Overexposure: A Problem for Certification Tests

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Item exposure is becoming a problem, at least in what I read and hear. Item exposure refers to the fact that test questions—called items—are shown to test-takers like you. That’s no big revelation, of course. That’s what they are for. People are supposed to be exposed to them, read them and then answer them. So what’s the problem?

The problem comes when the exposure of test questions goes beyond reasonable limits, leading to general familiarity. It also means that the content of the items, including answers, is shared freely from candidate to candidate. When that happens, the question becomes worthless. It is no longer able to do its job, which is to help distinguish the competent candidates from the incompetent.

How do we know if a question has been exposed too much in too many tests or exposed improperly? You can tell that a ball is slowly losing air because it doesn’t bounce as high. The “bounce” of a test question can be seen in its statistics.

One statistic in particular, the point-biserial correlation, measures the relationship across all test-takers between answering the question correctly and total test score. That is, it is expected that those who score higher on the test will answer a particular question correctly, and those who score lower on the test will answer the question incorrectly. It is a simple statistical matter to correlate total test score with whether or not the item was answered correctly. A high correlation, closer to 1.0, means the question is performing well; closer to zero means it is not doing well.

When a good question is freely given out, as is the case when it appears at brain-dump sites, it loses its ability to discriminate high performers from low performers, simply because everyone now knows the question and how to answer it, regardless of overall knowledge or ability.

So, if a question can be monitored often and its point-biserial correlation calculated, it is possible to detect when it has been exposed improperly. When that occurs, it is time to replace the question with a more effective one.

There are several important item exposure factors that determine how long it takes before a question needs to be replaced. Here are a few:



  • The number of times it is presented in tests. Obviously, the more test-takers actually see and respond to a question, the more likely it is that it will be shared with others.
  • Type of item. Simple multiple-choice items that measure a person’s knowledge of facts are easier to memorize and share with others. By contrast, those that require the use of a simulation or an actual software product are more immune to exposure effects.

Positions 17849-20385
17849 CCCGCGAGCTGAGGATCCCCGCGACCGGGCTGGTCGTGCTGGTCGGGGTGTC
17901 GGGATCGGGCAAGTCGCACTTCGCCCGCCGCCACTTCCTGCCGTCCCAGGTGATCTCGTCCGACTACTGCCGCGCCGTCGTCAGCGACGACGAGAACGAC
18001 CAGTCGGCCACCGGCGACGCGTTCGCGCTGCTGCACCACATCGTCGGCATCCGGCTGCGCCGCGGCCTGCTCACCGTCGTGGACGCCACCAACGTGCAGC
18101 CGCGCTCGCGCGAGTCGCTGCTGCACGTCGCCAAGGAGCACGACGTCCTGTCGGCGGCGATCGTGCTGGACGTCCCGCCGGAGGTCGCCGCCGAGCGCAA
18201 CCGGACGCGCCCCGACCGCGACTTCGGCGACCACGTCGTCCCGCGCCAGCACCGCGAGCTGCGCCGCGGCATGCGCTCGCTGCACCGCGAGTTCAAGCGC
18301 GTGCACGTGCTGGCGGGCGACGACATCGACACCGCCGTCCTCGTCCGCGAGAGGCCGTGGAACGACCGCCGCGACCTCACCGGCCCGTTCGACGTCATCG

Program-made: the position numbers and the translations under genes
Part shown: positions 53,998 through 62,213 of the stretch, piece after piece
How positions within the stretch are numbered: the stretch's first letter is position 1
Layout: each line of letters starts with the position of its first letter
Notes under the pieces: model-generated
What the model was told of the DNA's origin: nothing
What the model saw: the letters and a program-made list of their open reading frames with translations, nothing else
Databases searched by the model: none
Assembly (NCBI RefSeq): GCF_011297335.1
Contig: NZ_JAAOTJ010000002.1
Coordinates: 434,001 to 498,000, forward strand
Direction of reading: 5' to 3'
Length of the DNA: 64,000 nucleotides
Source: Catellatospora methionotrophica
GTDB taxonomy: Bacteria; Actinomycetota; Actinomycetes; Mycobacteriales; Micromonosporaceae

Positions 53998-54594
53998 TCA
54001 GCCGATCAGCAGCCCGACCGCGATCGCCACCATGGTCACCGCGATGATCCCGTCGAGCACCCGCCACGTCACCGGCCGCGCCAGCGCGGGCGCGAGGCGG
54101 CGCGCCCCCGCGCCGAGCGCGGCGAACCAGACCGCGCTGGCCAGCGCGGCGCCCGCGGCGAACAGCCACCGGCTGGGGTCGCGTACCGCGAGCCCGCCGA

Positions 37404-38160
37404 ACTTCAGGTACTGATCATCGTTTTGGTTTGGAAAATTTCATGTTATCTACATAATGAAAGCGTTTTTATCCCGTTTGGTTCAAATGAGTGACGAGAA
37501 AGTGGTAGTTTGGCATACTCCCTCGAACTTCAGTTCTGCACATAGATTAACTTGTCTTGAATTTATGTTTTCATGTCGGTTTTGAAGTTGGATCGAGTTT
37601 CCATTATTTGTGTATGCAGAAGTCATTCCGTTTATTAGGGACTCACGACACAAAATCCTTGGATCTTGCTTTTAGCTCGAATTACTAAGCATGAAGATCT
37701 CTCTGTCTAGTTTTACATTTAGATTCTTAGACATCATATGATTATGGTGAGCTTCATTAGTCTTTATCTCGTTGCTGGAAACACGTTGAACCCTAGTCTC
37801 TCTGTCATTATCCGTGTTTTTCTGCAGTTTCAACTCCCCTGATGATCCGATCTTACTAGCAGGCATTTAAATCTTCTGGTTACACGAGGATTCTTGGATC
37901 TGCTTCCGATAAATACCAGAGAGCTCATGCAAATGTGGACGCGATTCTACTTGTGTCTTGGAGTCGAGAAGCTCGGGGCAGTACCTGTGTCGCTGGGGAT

• The ethics of the candidate. Even knowing it’s wrong, candidates sometimes feel obligated to share the content of a test they have just taken with friends or colleagues. And worse, there are individuals and corporations that profit from gathering and selling test questions.
  • The quality of security measures in place to protect it. Having too few questions on a test, or the lack of strict monitoring during the test, will allow easier and more effective strategies for stealing test questions.
  • Importance of the test. Certification tests, resulting in high-stakes decisions, provide the highest motivation to remember and disclose questions.


So why should you care about item exposure issues?

First of all, increased security means that test prices will likely rise. One only has to look at the airline industry to see the effects of increased security efforts. The same is expected in certification testing. Creating more test questions to replace existing ones can be expensive. Second, there will be increased security steps to take a test. Biometrics will be increasingly used to verify the identity of the test-taker. Third, there will be more prequalifications to take a test. For example, a person might have to have two years of experience before being allowed to take the test. Today’s relatively easy road to certification in IT will become bumpier. And, as with air travel, we accept the inconvenience and cost in order to enjoy the advantages.

Now, none of these things may happen, but I see a growing problem with the casual approach to the security of tests, both by candidates and certification programs. Something will need to be done soon to shore up the integrity of exams and questions, and the value of IT certifications.

David Foster, Ph.D., is a member of the International Test Commission and sits on several measurement industry boards.


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